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Wednesday, February 20, 2013

Wednesday, February 20, 2013

Jerry Brown, the LAO, and the Logic of Austerity

The undeniable crisis of student debt has focused political debate on the question of college costs.  Unfortunately state and federal politicians have concentrated their rhetoric and policy proposals on efforts to limit funding for Higher Education (as in arbitrarily constructed tuition limits or the imposition of state funding cuts); the search for technological ways to avoid broader social choices (as with online); or efforts to limit what disciplines students have access to (as in Rick Scott's plan to impose financial penalties for choosing certain fields of study).   Although the attention to student debt and the burdens rising tuition places on families is overdue, the conventional wisdom all turns in one way or another on the reduction of access to quality higher ed for students in the future (either by limiting their credits, driving them through college more quickly, denying them the residential experience, or simply failing to fund colleges and universities adequately).  As with so much else in our austerity addled age, the policy response to crises created by the stagnation of wages and the retreat of the social state is to tell people to settle for less in the future.

For nearly half a century, California sought a different path: codified in the Master Plan (although predating it), the state committed its resources according to the notion that it could create and sustain a system of higher education that would, in turn help ensure mass access to quality higher education.  This mass education, in turn, helped to enable California to sustain an economy based on knowledge industries and human creativity.  This vision collapsed in the last decade.  To revive it would take political leadership with a commitment to renewing California's commitment to broad based prosperity.

Unfortunately,  Jerry Brown remains the once and future Austerian.  For whatever reason, oedipal or ideological, Brown has made his career out of the notion that people should expect less from their lives in society and that the government needs to minimize its efforts towards mass prosperity.  While in the 1970s, Brown could plausibly link these notions to emerging ecological concerns now he simply mimics the idea that the disordered economy of finance capital cannot be challenged but simply borne.  Under the name of fiscal prudence he doubles down on the limits to access and quality for the working and middle classes while refusing to challenge the inequalities that helped create the recent financial crisis.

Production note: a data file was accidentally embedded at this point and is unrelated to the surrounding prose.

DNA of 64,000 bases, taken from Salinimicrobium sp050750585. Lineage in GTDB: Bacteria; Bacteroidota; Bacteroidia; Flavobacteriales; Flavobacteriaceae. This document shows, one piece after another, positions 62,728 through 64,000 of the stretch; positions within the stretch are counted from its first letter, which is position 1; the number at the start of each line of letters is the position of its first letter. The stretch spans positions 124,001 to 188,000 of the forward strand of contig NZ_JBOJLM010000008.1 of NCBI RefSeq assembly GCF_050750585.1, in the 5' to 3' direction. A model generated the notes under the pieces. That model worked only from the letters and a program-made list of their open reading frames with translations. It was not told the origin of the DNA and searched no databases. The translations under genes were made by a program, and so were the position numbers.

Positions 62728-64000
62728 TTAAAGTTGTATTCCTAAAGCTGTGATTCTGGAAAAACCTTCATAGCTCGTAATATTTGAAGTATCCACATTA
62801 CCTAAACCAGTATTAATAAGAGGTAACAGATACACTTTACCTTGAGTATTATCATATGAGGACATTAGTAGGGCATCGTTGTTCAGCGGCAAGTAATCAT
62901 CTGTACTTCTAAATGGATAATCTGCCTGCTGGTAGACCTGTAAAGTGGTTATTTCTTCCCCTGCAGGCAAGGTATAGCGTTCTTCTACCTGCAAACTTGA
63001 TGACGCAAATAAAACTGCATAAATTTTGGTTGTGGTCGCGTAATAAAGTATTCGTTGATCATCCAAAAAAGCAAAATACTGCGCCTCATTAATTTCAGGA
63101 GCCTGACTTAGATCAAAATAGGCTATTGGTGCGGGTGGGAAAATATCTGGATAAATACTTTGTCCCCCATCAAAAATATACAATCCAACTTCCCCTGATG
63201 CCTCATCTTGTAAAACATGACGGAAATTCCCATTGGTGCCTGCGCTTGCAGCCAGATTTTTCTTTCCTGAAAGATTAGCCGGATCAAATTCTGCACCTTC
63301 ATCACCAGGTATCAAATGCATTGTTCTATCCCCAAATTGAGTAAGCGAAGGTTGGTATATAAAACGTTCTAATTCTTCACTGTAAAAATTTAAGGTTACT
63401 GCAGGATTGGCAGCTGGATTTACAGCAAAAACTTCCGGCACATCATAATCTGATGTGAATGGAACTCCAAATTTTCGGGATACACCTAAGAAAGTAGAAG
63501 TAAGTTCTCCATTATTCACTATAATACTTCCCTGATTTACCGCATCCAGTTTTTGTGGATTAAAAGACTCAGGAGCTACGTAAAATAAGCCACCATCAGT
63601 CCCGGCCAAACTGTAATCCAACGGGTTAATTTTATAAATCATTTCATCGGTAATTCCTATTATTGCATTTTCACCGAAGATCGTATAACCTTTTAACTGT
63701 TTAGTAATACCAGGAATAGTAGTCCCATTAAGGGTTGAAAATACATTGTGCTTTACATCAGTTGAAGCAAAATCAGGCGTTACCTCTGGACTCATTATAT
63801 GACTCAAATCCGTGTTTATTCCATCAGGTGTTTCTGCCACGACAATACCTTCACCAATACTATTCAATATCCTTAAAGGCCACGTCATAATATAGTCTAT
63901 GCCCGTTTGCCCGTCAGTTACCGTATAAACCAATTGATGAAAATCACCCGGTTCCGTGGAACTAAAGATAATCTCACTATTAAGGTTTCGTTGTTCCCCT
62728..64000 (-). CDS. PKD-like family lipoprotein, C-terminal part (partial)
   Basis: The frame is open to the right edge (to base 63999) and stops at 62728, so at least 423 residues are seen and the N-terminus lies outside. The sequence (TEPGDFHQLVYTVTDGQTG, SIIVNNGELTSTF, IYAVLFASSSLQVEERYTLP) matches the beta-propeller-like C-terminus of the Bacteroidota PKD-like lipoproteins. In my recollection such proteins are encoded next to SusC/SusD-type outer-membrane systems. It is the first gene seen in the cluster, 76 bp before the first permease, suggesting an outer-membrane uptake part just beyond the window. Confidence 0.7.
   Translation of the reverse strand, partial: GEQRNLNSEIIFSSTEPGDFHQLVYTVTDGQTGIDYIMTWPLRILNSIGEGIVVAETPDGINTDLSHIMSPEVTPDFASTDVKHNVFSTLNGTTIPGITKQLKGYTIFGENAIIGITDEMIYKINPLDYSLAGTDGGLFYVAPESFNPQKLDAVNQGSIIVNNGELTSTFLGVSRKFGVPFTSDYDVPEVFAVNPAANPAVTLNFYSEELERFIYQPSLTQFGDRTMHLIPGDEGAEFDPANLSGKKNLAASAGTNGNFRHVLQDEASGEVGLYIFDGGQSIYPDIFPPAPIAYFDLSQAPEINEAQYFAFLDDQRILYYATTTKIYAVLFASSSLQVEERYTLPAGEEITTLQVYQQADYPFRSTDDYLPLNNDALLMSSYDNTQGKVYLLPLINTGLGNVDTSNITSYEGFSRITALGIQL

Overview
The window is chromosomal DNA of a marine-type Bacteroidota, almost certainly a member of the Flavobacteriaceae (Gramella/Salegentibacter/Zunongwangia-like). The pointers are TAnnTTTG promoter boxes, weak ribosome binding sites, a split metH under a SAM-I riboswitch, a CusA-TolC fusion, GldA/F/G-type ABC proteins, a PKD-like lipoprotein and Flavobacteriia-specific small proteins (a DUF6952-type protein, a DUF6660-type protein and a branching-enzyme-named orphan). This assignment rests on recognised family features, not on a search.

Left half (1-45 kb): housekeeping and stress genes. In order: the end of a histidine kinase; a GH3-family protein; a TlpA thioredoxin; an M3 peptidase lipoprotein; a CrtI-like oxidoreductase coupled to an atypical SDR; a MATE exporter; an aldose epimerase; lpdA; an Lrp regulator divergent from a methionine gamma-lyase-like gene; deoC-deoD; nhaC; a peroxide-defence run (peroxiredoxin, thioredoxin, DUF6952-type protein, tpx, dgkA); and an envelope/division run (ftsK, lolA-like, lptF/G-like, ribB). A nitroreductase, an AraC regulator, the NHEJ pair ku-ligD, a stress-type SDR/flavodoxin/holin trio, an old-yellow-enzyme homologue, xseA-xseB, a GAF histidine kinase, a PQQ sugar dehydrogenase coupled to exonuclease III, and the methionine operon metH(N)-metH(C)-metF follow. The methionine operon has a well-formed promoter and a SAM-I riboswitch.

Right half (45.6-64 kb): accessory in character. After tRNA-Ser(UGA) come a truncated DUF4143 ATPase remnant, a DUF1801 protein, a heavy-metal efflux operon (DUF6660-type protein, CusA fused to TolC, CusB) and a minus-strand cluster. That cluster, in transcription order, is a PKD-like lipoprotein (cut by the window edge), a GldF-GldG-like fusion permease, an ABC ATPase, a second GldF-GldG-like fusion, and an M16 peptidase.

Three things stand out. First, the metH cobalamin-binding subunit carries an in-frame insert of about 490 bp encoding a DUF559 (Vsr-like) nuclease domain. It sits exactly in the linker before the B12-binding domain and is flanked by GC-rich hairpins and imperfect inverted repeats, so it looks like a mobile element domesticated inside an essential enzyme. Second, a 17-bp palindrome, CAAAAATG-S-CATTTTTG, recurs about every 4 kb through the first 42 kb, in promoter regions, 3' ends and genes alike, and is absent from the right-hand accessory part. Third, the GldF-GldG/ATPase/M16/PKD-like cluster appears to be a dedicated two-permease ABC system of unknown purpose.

Brown's commitment to austerity can be seen in his budget proposals for Higher Ed.  Although it is true that Brown declares that the state needs to "reinvest to improve the quality and affordability of California's system of Higher Education" (36) his actual policies belie this assertion.  He does propose funding increases over the next few years but his 2013-2014 budget will leave both UC and CSU each down $600 Million in state funds compared to 2007-2008. (35)  And even if the state does fulfill Brown's promises, the result after several years will be funding for UC and CSU at roughly 2010 levels--despite the rise in mandatory costs.  Brown's budget proposals will lock in a permanent underfunding of CSU and UC by the state.  In effect, Brown's vision of reinvestment is sustaining Higher Education in its present diminished state.

Sadly, Brown represents the consensus in Sacramento.  The recent Legislative Analyst Office's analysis of Brown's Higher Education proposals doubles-down on its most egregious assumptions and austerity proposals.  The LAO report criticizes Brown both for his commitment to (limited) funding increases (17-18) and opposes Brown's proposal for a tuition freeze in part because the LAO thinks that it will lead to dramatically increased tuition in the future and in part because the LAO thinks students do not contribute enough to the cost of Higher Ed. (30-31)  Instead of a tuition freeze, the LAO proposes that students be expected to cover a certain percentage of educational costs and that tuition rise or fall according to that standard.  If Brown admits a funding problem but is unwilling to solve it, the LAO does not admit a funding problem to begin with.